Subscribe to SLJ
Nonfiction Matters
Inside Nonfiction Matters

Heard on the Street

Bank Street Buzz

Every March the Bank Street College of Education gives out its awards for best books for young readers, and publishes its longer list of selections When I first started out in publishing, that breakfast and ceremony was one of the quiet ones that did not get a lot of sizzle, but old timers always said was worth attending — a kind of low key gathering place of friends, colleagues, and influential educators. I used to live quite near Bank St., so I would often attend, even if I had no direct connection with the awards. I went yesterday, and caught a cross section of this moment in publishing. I met an art director I used to work with, who is now experimenting with creating "aps" (applications) — not books, not ebooks, but little digital experiments that you will be able to download to your iphone or ipad. One of the Bank St. directors admitted that she is about to get an ereader — if only, so she claimed, to see how bad it is. After the ceremony, I walked downtown and shared a falafel with the artist Chris Raschka and as we sat there imagining what we’d like to do in digital kids books, someone eating his own pita platter joined in the conversation — he wants to design ESL materials in a gaming environment, and seemed to be trawling to see if we wanted to join in with him.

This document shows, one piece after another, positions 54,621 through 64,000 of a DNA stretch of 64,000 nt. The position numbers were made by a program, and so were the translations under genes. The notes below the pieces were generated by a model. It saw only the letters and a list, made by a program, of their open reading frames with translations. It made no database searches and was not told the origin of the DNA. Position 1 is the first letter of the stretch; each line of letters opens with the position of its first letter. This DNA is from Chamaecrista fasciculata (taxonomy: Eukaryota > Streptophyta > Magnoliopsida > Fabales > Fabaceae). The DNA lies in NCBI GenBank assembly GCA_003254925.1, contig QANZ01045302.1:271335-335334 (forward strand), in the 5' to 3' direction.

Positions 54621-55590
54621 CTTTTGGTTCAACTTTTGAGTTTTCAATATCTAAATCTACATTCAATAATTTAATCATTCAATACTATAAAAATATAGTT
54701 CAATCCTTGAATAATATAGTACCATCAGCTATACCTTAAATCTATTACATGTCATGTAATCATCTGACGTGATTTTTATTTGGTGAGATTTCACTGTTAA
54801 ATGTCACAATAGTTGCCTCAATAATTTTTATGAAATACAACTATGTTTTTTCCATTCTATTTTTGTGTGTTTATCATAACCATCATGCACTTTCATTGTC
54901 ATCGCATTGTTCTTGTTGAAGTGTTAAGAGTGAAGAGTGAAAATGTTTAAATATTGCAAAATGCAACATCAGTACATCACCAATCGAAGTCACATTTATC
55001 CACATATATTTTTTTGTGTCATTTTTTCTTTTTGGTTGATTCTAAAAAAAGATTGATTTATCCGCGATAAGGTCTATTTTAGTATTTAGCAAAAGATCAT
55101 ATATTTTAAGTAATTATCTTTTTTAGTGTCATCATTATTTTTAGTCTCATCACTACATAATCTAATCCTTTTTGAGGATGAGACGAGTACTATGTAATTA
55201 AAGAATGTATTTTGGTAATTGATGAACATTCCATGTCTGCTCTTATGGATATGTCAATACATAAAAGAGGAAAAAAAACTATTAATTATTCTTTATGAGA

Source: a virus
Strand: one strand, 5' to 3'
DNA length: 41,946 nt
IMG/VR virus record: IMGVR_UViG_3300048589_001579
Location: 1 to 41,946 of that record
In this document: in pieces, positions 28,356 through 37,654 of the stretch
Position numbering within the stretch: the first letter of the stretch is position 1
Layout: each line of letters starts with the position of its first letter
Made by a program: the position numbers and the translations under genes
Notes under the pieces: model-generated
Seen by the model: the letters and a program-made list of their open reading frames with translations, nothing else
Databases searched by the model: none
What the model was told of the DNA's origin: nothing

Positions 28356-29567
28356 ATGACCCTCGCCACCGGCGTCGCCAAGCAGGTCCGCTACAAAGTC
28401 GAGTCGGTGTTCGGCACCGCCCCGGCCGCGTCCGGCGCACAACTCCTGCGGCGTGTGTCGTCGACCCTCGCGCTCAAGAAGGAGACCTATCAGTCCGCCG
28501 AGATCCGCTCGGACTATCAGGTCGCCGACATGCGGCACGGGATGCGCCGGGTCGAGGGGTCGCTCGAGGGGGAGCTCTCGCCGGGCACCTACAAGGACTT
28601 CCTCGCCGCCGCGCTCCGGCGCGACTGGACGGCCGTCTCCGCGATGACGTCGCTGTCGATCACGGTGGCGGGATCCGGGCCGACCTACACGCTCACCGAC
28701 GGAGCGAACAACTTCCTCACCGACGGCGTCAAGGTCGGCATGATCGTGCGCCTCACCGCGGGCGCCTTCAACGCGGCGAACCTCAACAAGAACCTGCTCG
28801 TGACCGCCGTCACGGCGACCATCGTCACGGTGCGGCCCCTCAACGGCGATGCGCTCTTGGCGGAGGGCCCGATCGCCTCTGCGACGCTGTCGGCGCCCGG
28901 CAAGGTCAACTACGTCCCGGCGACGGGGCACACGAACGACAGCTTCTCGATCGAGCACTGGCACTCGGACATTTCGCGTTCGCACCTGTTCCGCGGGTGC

So where are we — artists, art directors, designers experimenting with aps but feeling discouraged by ebooks. As of this morning Barnes & Noble made the head of its website, the head of the company, Everyone is scrambling, but where, why, for what is really not clear. And, more directly, in terms of this column — what does this mean for libraries, for schools, for authors, artists, and publishers?
        My sense is that it is a Wild West time of experiment — it is a time to try, to get an idea, see what it costs, see how the world responds. It is a time for librarians to imagine, to dream, to envision what they would like — and then see if that could be made possible. The good news is that no one knows. The bad news is that no one knows. What could ebooks mean to you — to your collection, your school, your kidds? What do they offer? What do they threaten? What is the mix you’d like to see.


  1. Ed Sullivan says:

    The personal computer was supposed to bring about the “paperless society.” Now the e-book is supposed to make print obsolete. I’m not holding my breath.